‘Retracing Lovat’ 2020 Collaged hand botanical prints with embroidery 32cm x 34cm
Gathered lichens and leaves from the walk have been printed using contact botanical print technique in this piece. The densely embroidered sections are a reference to growths of mosses and lichens which sit on surfaces of fences, bark and stones. I wanted to interpret into embroidery the many little colonies of differing shapes and forms living comfortably atop contrasting textures. The fabric sections which are largely wool have been coloured with tannin water created using gathered oak galls of which there is an abundance in the area.
Some parts of the Lovat Estate have huge sprawling fields of barley which undulate gently in the wind creating a huge ocean of waves of yellow which, once ready will be off to make whiskey at one of the many huge distilleries in the area. The grasses create another contrasting texture on the many differing layers of this estate which is so close to my heart.
As I move closer towards Beaufort Castle, the trees become more selectively placed. The old oaks, birch and rowan woods turn to majestic limes, horse Chestnut and copper beech. The grounds are more neatly manicured and ordered. A favourite tree nearer to the castle is my wonderful dogwood which creates deep sap greens when printed.
So many layers and textures within this beautiful quiet estate. Looking at some of the much older trees, one can only imagine what history they have seen; who has walked these footsteps on this site so rich in historical significance in past centuries. I am embroidering my footsteps on my beloved Lovat.
‘Lovat Terrains’ When I go on my walks, the textures of the ground under my feet change from soft, mossy land to overgrown to marshy to tangled roots. This area of land has some forest, some gentle woods, arable fields, marshland and riverside. I walk through the familiar sections, visiting my favourite trees and plants; the Dogwood whose leaves yield the most beautiful lime greens, the Oak which is most preferred by the oak gall wasps, the swathes of butterbur, the wild geraniums and the various wonderful lichens. Walking, looking, listening and gathering leaves to use later in the printed panels. This work is broken into grids which tell the story of my steps along this old friend which I walk most days and whose subtle changes I watch throughout the year.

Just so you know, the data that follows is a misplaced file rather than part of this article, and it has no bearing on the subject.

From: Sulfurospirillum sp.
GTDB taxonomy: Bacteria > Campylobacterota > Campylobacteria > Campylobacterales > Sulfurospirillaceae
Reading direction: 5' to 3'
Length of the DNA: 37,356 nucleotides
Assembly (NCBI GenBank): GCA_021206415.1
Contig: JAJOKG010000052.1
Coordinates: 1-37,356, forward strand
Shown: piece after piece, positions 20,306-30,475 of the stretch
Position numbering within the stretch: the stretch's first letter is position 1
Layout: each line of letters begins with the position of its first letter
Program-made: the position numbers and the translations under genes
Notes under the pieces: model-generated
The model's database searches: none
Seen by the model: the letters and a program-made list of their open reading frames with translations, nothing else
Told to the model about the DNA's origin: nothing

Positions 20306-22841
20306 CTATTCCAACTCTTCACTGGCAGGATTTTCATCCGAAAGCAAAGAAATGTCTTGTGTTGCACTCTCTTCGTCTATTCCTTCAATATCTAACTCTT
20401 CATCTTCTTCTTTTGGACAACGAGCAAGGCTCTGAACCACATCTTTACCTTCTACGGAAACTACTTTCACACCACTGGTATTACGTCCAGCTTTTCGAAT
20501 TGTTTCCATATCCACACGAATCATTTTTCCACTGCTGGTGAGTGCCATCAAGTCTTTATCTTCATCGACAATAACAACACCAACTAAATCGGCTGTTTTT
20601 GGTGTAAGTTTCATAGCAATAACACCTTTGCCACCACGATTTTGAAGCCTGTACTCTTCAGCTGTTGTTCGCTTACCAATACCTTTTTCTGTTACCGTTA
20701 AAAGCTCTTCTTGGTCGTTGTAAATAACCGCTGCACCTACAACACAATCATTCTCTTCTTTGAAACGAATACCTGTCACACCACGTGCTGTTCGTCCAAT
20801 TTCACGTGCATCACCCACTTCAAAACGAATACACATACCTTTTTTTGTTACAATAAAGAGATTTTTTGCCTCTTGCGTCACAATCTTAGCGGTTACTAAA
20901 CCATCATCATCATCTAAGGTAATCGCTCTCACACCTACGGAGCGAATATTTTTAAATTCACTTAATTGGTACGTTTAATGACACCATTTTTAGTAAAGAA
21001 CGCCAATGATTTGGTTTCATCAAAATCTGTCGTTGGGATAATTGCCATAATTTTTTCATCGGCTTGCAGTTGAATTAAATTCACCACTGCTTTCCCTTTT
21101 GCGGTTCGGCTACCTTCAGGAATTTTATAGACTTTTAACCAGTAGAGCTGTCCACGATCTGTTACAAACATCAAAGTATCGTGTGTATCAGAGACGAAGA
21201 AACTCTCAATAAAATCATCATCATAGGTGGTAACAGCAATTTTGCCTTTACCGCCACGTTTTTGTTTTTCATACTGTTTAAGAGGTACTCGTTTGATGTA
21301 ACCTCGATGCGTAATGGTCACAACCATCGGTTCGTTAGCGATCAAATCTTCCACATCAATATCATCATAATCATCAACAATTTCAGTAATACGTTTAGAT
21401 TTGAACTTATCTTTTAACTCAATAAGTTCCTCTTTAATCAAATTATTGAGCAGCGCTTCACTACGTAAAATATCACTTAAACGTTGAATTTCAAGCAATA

This piece is a view which I see most days along the side of the Beauly Firth. This landscape is an imprint on my memory never to be lost. The mapwork includes the spots alongside the firth where I gather my foliage. I have used it in some way as a pinboard with little imprints from the land placed on the landscape. The foliage is worked in to the land and the hills fossilized forever imprinted into my wool. I like the notion that those colours were made with the very landscape that it depicts.
‘Hills beyond Loch Laide’ 2020 Landscape with collaged botanical print onto felt, silk and woven wool, Loch Laide, Abriachan
Abriachan is an area which moves up into the hills behind Kiltarlity and weaves towards Drumnadrochit and Loch Ness. The area is filled with beautiful forests and gentle hills. Sitting hidden in the hills is the small , ethereal Loch Laide. The loch can be seen best from the little hyde at Abriachan woods. The light on the Loch is always beautiful; always different. A special place.
‘Cerebral Dreamings’1919 Using symmetrical forms from my own body to create internal bodyparts.
‘Dreamings’ Using my own body on repetition.
Smaller embroideries recording my steps.
This embroidery has been worked with fabric weather worn in the elements and pushed to the brink of erosion.